Radiocontrast nephropathy (RCN) develops in a substantial proportion of patients with chronic kidney disease (CKD) after invasive cardiology procedures and is strongly associated with subsequent mortality and adverse outcomes. We sought to determine whether systemic hypothermia is effective in preventing RCN in patients with CKD. Patients at risk for RCN (baseline estimated creatinine clearance 20 to 50 ml/min) undergoing cardiac catheterization with iodinated contrast ≥50 ml were randomized 1:1 to hydration (control arm) versus hydration plus establishment of systemic hypothermia (33°C to 34°C) before first contrast injection and for 3 hours after the procedure. Serum creatinine levels at baseline, 24 hours, 48 hours, and 72 to 96 hours were measured at a central core laboratory. The primary efficacy end point was development of RCN, defined as an increase in serum creatinine by ≥25% from baseline. The primary safety end point was 30-day composite rate of adverse events consisting of death, myocardial infarction, dialysis, ventricular fibrillation, venous complication requiring surgery, major bleeding requiring transfusion ≥2 U, or rehospitalization. In total 128 evaluable patients (mean creatinine clearance 36.6 ml/min) were prospectively randomized at 25 medical centers. RCN developed in 18.6% of normothermic patients and in 22.4% of hypothermic patients (odds ratio 1.27, 95% confidence interval 0.53 to 3.00, p = 0.59). The primary 30-day safety end point occurred in 37.1% versus 37.9% of normothermic and hypothermic patients, respectively (odds ratio 0.97, 95% confidence interval 0.47 to 1.98, p = 0.93). In conclusion, in patients with CKD undergoing invasive cardiology procedures, systemic hypothermia is safe but is unlikely to prevent RCN.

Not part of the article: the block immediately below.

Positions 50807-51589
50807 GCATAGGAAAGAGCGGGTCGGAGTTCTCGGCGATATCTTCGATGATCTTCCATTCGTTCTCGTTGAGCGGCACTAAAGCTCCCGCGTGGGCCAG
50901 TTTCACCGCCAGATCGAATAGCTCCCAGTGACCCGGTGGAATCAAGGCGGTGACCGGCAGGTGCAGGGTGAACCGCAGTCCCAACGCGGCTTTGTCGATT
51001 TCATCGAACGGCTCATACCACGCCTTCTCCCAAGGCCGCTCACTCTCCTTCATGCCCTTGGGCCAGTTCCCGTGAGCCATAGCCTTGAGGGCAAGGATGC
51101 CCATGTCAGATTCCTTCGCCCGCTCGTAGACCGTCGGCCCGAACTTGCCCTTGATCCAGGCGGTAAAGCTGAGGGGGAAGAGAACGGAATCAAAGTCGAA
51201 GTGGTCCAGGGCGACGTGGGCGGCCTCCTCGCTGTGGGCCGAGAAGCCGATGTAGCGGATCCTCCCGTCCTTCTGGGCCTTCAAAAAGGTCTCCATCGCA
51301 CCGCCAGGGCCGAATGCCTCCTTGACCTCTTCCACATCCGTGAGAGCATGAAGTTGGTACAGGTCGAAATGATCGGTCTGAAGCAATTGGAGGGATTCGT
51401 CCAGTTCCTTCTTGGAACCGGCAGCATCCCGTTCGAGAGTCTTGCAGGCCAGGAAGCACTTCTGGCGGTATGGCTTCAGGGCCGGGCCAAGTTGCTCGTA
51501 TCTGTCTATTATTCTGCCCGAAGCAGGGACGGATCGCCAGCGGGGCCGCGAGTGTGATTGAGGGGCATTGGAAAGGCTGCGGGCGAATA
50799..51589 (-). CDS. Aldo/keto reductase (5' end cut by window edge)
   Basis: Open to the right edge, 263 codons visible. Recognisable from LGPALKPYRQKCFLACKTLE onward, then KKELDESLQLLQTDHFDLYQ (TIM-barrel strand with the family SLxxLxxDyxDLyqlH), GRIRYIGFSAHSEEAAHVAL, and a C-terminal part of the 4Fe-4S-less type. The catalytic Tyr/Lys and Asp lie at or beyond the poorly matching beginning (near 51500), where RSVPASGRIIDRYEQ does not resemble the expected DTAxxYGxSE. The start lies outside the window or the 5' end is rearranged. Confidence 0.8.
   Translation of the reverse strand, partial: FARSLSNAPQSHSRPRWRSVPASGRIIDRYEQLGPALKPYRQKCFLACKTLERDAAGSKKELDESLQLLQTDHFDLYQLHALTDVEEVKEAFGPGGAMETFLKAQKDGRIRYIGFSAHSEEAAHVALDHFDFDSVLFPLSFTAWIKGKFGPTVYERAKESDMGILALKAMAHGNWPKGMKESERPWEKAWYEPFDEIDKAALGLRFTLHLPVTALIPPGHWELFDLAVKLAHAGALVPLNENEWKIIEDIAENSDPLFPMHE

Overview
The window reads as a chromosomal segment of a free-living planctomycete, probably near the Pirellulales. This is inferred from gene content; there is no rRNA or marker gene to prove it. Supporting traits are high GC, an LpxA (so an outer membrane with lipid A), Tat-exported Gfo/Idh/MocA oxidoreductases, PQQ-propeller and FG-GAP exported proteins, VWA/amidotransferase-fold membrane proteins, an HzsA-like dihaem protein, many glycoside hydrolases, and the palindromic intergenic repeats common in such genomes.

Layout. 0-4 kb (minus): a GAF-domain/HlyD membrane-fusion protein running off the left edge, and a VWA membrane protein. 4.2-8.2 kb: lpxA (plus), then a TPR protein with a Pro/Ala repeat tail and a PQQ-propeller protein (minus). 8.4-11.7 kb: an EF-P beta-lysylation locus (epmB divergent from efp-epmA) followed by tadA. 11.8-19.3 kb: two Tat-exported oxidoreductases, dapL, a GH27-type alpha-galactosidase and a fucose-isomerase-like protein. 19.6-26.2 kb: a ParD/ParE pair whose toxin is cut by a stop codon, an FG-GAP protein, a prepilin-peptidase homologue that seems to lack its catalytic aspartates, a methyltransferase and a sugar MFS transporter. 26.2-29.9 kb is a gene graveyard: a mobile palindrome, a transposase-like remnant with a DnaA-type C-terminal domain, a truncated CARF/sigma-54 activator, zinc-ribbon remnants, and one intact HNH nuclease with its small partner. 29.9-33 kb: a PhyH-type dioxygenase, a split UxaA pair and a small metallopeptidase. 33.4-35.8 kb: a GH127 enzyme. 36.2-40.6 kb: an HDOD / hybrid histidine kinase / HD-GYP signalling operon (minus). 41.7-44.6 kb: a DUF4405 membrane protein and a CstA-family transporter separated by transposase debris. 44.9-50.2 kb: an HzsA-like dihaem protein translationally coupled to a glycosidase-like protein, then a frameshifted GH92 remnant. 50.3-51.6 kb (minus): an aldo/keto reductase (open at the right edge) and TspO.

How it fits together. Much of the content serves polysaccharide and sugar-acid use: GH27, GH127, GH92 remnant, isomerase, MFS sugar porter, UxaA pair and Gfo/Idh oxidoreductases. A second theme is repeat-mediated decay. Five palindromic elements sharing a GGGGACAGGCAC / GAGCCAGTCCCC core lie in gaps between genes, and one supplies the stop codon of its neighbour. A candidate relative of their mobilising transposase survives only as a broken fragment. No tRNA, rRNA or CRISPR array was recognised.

ASJC Scopus subject areas
- Cardiology and Cardiovascular Medicine